The media has similarly failed to foster popular support for proper resource generation and distribution, without which even the most fervent faith in democracy is bound to wither and vanish. Democracy is about an equitable sharing and participation by all to stimulate a surge of innovation and creativity in the crafts, commerce, industry, science, arts and culture. It is nurtured by adequate investment in skill building, and making human health, happiness and habitat as the prime focus of the state. Yet, the media never debated the highly excessive and unjustified allocations to the defence sector, including the sudden latest escalation of Rs 105 billion. It excoriates the government for failure on these fronts without pointing out the real reason for its helplessness, while pleading and pressing for the exigency to rationalise the defence budgets. Its furore against the Kerry-Lugar Act and the civilian control over state agencies exposes its adamant alignment against a genuine pre-eminence of parliament. It has rather propagated a morbid passion for the war and armaments potential, touting the Taliban and nuclear weapons as prime national assets. Presently, it does portray the horrors and havoc wrought by the Taliban but never talks of those who created this curse. It has built cloyingly magical mountains of national honour, which are so tenuous that they are torn apart even by the most trifling comments about Kashmir, nukes and defence capabilities, but are exceptionally immune to the ignominy of our indicators of ignorance, hunger, and development. It rather feeds us on the mediaeval notions of greatness measured by grandiose armies, armaments and annexations.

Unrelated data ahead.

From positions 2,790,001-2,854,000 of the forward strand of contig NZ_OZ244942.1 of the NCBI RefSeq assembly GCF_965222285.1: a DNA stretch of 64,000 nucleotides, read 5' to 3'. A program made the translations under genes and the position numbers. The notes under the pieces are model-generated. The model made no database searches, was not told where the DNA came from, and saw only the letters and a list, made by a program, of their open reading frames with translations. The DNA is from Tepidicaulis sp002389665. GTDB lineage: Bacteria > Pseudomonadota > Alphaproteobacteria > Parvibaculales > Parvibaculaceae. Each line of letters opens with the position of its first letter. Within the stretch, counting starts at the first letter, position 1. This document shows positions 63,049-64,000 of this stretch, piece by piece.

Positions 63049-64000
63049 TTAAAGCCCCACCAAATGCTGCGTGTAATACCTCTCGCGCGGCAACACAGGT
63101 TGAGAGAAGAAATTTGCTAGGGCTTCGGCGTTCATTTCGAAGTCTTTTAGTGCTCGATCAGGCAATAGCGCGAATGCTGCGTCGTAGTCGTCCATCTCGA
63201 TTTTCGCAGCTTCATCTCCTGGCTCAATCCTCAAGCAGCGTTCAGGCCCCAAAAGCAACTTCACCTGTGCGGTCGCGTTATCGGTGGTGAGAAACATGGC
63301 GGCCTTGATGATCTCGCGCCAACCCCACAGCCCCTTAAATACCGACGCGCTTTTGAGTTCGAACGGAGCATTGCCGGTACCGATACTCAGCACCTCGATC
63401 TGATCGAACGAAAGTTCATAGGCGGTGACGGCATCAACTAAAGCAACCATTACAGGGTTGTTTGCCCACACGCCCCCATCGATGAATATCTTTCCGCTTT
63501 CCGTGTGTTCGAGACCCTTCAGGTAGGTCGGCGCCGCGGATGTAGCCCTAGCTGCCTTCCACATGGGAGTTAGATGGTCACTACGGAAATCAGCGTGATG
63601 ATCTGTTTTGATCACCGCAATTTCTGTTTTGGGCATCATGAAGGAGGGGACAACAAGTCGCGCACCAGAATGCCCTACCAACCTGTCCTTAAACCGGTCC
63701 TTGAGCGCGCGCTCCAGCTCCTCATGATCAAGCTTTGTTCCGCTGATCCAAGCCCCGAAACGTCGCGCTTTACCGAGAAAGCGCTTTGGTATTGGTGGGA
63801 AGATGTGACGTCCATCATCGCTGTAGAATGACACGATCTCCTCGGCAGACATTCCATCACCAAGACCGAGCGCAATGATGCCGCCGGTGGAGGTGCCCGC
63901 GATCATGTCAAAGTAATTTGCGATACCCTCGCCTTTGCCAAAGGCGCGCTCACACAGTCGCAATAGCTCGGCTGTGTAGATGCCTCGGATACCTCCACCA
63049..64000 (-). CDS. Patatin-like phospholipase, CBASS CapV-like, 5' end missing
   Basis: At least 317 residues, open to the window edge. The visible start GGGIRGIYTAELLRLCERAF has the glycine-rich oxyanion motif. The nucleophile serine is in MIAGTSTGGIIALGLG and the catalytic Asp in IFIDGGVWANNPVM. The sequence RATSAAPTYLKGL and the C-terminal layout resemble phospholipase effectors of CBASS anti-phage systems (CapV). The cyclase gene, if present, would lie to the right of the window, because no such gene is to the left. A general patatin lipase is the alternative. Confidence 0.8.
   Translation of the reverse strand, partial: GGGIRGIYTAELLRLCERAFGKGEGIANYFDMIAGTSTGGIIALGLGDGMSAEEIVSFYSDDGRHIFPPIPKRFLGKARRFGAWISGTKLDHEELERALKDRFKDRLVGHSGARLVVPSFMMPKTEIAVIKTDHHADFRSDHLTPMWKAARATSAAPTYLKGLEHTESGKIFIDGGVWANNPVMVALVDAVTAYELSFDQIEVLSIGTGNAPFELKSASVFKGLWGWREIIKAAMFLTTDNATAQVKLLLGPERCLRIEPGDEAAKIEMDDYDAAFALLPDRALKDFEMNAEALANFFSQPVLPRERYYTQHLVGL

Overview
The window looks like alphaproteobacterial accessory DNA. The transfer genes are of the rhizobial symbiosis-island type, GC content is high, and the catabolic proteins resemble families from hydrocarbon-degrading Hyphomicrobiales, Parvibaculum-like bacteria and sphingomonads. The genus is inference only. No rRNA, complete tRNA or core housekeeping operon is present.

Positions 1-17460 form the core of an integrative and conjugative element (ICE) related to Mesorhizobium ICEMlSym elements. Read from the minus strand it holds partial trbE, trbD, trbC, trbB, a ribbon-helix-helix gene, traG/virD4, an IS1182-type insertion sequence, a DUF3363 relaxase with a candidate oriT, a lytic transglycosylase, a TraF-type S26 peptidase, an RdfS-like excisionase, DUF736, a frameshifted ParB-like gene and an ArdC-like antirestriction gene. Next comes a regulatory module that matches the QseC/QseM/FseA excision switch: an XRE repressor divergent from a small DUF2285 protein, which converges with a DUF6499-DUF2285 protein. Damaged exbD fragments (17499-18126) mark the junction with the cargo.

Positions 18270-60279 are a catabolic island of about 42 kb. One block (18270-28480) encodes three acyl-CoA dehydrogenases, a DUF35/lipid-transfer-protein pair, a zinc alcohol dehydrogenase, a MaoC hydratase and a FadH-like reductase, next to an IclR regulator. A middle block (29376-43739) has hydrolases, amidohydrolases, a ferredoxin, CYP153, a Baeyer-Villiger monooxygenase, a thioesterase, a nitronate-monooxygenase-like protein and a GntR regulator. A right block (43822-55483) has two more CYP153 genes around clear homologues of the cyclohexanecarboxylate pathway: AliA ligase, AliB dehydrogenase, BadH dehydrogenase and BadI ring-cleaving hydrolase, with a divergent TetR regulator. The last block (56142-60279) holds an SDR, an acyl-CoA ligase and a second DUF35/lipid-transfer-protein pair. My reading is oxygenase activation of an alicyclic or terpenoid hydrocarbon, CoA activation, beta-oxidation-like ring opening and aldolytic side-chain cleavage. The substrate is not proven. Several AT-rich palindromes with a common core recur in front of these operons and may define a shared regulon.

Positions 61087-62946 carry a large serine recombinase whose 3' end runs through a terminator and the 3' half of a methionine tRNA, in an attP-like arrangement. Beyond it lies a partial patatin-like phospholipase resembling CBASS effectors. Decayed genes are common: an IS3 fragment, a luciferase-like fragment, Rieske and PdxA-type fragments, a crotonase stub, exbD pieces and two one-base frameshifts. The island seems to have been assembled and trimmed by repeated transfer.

Its entire penchant, unfortunately, spawns suicidal ignorance, irrationality, emotionalism, jingoistic isolationism and an overblown role of religion in international relations and economic resurgence. It nonchalantly smothers any unbiased self-evaluation, painting us as the paragon of perfection being paralysed by western conspiracies. Yet it prompts them to extend more aid and weapons. It conjures a strange megalomaniacal fantasy about our unique strategic location, spinning a myth that a diplomatic wand would make the world remit our loans, end our economic woes and grant us an unparalleled, ever-expanding empire. Its impetuous irrationality and partiality are bound to drown democracy or the evolution and existence of any other equitable system.

The writer is an academic and freelance columnist. He can be reached at